bureaucracies—such as Interpol and Europol—informal networks remain essential for the daily business of transnational crime control. Future research will have to be devoted to questions concerning the good governance of international law enforcement networks: despite their practical value, are they sufficiently accountable and do they generate reliable information that will lead to solid evidence in court? Can we make sure that police liaison officers who work in a foreign jurisdiction abide by the rules of that jurisdiction? Are judges in national courts in the position to verify the sources of information that has been generated by informal networking? These are pressing questions which are frequently expressed by citizens and their parliamentary representatives. Polities like the European Union have discovered the rich potential of cross-border law enforcement networks and seek to encourage and facilitate direct information exchange between police officers through the principle of mutual recognition. While the prevailing practice is that nation-states continue to claim sovereignty rights over international intelligence exchange, they realize they have to consider new avenues for settling their uncomfortable relationship with networked law enforcement cooperation. Very promising are the new networked type of intelligence architectures, in which intelligence from a range of agencies is shared, validated, and operationalized, under the regime of a joint protocol. Gradually, this may lead to the establishment of a series of good practices, which can be exchanged between law enforcement cultures across the “blue planet.” Bayer’s valuable book tickles and invites interested parties to reflect on future perspectives on the governance of international police networks.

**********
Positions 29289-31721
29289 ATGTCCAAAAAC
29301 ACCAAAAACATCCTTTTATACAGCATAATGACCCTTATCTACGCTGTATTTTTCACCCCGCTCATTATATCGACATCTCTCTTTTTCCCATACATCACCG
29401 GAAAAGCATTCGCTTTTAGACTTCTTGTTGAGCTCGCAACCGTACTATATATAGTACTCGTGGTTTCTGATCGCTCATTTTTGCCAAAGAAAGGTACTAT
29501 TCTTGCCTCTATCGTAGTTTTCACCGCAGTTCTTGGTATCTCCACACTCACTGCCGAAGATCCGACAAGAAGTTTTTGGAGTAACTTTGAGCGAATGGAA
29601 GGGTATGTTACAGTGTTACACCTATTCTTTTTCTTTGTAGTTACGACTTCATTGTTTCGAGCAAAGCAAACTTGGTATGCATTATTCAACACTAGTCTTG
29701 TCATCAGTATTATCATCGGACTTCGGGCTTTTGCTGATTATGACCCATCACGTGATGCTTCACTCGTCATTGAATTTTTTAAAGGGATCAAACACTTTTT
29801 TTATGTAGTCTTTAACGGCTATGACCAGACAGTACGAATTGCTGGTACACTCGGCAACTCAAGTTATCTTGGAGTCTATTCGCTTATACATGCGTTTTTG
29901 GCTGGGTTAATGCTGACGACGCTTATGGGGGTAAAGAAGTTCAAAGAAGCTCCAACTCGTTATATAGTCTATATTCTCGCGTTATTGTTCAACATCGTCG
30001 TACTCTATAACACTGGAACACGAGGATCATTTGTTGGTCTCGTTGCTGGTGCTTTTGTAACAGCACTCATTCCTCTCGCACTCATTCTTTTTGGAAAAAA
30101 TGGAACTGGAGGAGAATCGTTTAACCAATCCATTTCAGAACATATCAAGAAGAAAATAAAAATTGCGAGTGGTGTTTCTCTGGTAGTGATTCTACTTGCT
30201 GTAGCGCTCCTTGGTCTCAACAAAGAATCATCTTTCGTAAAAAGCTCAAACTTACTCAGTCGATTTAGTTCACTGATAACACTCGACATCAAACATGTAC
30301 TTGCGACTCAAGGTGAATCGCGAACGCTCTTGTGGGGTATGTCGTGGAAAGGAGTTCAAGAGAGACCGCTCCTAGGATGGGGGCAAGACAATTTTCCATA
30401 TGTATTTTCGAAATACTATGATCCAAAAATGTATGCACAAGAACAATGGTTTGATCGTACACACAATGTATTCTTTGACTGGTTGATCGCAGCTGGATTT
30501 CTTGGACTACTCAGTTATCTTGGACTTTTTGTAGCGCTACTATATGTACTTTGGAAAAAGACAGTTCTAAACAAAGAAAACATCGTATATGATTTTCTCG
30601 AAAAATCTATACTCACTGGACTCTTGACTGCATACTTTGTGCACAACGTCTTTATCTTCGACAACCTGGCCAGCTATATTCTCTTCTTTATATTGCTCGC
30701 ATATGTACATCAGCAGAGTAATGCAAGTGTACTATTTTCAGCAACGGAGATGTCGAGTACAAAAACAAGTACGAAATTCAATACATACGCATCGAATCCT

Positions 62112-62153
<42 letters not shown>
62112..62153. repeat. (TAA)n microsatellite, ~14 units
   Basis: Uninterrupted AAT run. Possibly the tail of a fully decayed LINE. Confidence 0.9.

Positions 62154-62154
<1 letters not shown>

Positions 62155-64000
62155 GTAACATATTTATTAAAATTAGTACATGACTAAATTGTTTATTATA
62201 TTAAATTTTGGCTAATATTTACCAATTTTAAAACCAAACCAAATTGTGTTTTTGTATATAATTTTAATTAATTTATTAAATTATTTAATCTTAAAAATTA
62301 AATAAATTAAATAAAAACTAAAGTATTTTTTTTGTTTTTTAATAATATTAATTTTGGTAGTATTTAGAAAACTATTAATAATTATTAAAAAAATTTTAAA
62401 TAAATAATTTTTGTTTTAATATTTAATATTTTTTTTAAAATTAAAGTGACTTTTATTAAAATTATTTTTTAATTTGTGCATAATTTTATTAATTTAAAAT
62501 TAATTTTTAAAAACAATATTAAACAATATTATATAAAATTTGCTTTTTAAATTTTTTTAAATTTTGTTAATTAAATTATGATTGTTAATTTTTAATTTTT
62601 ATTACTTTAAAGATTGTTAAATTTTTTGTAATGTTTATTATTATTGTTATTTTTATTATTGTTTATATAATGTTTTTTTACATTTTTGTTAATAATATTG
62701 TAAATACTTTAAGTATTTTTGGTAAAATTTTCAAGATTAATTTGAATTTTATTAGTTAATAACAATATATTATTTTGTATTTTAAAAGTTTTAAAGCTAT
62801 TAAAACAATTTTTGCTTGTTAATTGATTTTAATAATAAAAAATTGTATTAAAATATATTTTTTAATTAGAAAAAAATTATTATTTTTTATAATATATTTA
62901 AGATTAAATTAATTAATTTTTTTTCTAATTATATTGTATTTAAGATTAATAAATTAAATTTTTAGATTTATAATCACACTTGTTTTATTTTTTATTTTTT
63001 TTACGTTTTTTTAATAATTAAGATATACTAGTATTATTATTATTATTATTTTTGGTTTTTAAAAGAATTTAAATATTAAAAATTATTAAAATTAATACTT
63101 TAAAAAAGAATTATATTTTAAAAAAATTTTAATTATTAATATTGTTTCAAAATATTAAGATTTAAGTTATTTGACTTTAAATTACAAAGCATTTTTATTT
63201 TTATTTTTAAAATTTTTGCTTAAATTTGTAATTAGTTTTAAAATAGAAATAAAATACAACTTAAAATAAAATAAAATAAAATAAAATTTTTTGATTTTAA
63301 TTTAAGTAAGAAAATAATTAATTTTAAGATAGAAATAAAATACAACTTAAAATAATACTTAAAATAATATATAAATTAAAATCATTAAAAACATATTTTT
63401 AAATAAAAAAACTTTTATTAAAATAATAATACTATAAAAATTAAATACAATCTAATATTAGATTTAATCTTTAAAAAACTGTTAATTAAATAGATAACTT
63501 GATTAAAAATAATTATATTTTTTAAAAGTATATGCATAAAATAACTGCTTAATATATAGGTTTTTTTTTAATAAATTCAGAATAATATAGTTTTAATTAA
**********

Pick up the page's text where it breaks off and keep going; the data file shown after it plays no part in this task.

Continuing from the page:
Mathieu Deflem Associate Professor Department of Sociology University of South Carolina The contemporary dynamics of international cooperation in the areas of intelligence and policing work have historical origins that trace back to well into the 19th century. To be sure, the era of globalization that we experience today is unprecedented in intensity and scale, but it would also not be wise to view law enforcement from a historical viewpoint that would disregard the gains and pains in the development of law enforcement. Thus, Michael Bayer’s observations on the relevance of informal networks in international policing are all the more to be taken seriously because they are thoroughly rooted in the history of law enforcement and related security and intelligence agencies. Indeed, the development of a professional police culture, in which law enforcement is conceived in terms of efficiency considerations, may count among the most critical aspects of the historical transformation of policing. Informalism in police work, therefore, is not just something to be taken at will; on the contrary, it is framed in a long history of development. The role of informalism in international law enforcement activities is heightened at times when international crime problems have moved to the foreground. Since the events of September 11, 2001, our world cannot be thought of outside the concerns posed by terrorist organizations and individuals. In this fight against terrorism, which is no doubt to be approached from various perspectives, it is clear that the role of law enforcement has grown considerably in recent years. It is, however, equally to be observed that the part played by law enforcement institutions in the broad constellation of counterterrorism has not yet been sufficiently analyzed and understood. This relative neglect of the police function in counterterrorism is not only intellectually puzzling, but also shortsighted from a policy-oriented viewpoint that seeks to establish sound and effective strategies against terrorism. Institutionally, it is clear that the previous years of the “war on terror” have primarily involved a de-metaphorization to bolster the military approach to counterterrorism at the expense of other and alternative methods, including those devised by law enforcement. As the careful and sensitive study of Michael xiii